Dr. Linda Austin: How about delayed regret that one did not have an autopsy? Are those situations that you hear about also?
Dr. Michael Caplan: They certainly are. And as a matter of fact, we will sometimes receive calls from family members inquiring whether there’s any way, or any potential value, to performing an autopsy months to years later, after their loved one has been buried. They may even regret that they had the first autopsy done at a particular site; they want to get a second opinion.
But to address your first issue, yes, there sometimes is delayed regret. And oftentimes it will be either that they weren’t in a receptive state of mind, but, you know, most commonly, they simply weren’t asked. Sometimes that rationale is that this isn’t a good time to ask for an autopsy. Well, there’s never really a good time to ask. However, I think if it’s presented in a fair and even way, and the benefits are provided as to what sorts of questions might be answered, it’s best done on the very front end.
Dr. Linda Austin: Well, maybe it’s one of those things, just like a living will and power of attorney, that people need to think about ahead of time, and have some discussion, so that, at the moment of crisis or tragedy, it’s not one more thing that you’ve never thought about before.
Dr. Michael Caplan: That’s a really good point. And as a matter of fact, there are some situations in which those discussions are initiated before the patient dies. I know where I did my training, in Michigan, all the children with congenital heart disease, many of the families had discussions with the pediatric cardiologists and cardiac surgeons to give permission; consent for autopsy afterwards. We also see that in patients that have dementias, in which there’s a dementia network, a collaborative network, where those patients will give permission before their death. I think that’s a wonderful idea.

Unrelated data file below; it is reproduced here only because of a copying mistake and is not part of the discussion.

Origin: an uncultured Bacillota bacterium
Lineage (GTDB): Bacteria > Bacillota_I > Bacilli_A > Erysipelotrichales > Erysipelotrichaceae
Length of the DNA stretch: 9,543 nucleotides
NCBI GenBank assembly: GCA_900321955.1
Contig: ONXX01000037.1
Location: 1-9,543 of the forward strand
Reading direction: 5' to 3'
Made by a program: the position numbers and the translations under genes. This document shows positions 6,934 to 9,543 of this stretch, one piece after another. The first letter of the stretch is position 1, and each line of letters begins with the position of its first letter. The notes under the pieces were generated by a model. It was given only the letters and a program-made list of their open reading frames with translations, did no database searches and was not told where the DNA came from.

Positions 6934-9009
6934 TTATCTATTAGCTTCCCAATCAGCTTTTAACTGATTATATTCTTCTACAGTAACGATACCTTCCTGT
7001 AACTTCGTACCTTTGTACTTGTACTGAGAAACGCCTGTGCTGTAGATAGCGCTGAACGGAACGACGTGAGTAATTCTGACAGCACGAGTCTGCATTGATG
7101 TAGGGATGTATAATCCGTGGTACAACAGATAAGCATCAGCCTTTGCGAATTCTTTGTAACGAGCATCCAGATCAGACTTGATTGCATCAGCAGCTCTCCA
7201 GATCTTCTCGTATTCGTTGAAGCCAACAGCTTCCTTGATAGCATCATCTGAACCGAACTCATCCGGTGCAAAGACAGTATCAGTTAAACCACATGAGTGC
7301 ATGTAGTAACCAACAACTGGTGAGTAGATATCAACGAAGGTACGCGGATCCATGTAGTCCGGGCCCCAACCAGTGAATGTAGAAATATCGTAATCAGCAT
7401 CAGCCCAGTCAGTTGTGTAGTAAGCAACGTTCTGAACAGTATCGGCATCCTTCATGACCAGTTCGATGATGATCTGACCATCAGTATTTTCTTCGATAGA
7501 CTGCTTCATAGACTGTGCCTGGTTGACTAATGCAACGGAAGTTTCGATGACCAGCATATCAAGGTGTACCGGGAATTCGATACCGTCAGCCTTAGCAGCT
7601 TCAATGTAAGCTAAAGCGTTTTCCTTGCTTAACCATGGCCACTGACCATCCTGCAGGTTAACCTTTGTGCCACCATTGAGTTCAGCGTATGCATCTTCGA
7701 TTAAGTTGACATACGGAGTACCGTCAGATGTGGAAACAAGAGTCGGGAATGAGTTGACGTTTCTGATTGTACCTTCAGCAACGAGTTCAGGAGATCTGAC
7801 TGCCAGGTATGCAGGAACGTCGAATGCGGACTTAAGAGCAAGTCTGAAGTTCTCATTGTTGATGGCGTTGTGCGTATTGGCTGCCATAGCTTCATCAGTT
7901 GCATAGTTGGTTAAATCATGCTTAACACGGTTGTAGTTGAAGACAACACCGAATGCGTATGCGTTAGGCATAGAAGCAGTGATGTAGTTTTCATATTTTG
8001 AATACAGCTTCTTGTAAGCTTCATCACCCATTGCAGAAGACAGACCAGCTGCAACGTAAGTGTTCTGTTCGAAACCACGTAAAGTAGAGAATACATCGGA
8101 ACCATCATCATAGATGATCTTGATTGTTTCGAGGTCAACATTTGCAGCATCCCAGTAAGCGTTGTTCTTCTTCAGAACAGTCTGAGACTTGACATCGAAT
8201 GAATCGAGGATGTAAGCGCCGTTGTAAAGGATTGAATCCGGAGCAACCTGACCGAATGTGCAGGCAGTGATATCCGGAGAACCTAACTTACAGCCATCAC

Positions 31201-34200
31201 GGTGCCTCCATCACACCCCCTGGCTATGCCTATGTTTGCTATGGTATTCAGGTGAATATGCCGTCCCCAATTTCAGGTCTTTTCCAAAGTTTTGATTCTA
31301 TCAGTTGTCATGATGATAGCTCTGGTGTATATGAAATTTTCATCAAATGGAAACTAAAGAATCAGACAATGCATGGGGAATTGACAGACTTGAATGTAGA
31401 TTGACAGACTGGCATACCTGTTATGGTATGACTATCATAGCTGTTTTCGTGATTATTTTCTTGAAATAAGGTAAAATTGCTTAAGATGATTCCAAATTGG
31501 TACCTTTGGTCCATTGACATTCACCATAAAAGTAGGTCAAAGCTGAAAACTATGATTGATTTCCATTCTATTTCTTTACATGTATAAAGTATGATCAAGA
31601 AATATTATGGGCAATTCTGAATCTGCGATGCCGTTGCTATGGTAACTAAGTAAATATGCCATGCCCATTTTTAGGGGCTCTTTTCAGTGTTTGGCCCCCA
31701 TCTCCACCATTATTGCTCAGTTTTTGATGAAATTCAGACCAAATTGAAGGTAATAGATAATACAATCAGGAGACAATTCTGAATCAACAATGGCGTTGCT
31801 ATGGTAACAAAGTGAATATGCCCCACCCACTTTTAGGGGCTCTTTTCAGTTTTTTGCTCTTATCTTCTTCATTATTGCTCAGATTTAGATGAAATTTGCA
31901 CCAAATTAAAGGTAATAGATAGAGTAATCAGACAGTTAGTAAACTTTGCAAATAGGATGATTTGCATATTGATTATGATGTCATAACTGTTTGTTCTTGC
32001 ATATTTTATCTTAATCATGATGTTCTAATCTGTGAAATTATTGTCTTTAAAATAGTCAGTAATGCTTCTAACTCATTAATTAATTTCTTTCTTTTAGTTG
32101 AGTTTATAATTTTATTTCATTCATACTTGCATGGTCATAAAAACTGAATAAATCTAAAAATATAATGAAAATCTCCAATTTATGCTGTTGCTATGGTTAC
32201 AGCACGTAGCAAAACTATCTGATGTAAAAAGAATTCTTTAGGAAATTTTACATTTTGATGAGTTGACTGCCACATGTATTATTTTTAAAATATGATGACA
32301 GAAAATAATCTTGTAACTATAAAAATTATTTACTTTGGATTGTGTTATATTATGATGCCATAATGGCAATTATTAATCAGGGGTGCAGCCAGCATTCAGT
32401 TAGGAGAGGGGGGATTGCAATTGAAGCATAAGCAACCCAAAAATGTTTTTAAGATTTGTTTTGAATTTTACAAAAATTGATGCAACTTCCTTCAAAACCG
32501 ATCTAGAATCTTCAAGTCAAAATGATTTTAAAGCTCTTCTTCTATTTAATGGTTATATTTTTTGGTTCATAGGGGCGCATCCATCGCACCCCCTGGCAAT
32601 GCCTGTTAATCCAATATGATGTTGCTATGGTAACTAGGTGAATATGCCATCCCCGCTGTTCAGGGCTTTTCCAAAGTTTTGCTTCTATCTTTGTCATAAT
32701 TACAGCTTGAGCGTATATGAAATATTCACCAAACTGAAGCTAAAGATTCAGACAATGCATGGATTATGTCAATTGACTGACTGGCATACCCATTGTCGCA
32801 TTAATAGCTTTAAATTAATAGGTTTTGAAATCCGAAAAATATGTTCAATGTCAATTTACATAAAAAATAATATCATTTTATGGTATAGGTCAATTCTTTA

Dr. Linda Austin: It’s a hard idea; hard to grapple with.
Dr. Michael Caplan: It’s a hard idea too.
Dr. Linda Austin: Although, not so different from organ donation, for example, which we typically do talk about. One final question: autopsies for research purposes, is that something that goes on here at MUSC?
Dr. Michael Caplan: Yes, it is; not for forensic autopsies, because that’s purely medical/legal. But for the medical autopsies, when the next of kin is giving consent, inclusive within that consent form are provisions for research studies, should that be necessary. This is usually coordinated with treating physicians. For example, I know that we have a subset of patients that we’ve done autopsies on that have scleroderma, which is a connective tissue disease that often affects the lungs, and they get what we call pulmonary hypertension, where the pressure in the lungs is very high. That’s one example that comes to mind where a tissue is provided for potential research studies, where the next of kin does give permission for that. But there are many other examples as well. And I think it’s potentially very important, because that can be a very rich resource for study; not only with regard directly to the patient, but to related disease processes.
Dr. Linda Austin: Dr. Caplan, thank you so much. This was an excellent discussion.
Dr. Michael Caplan: Thank you very much.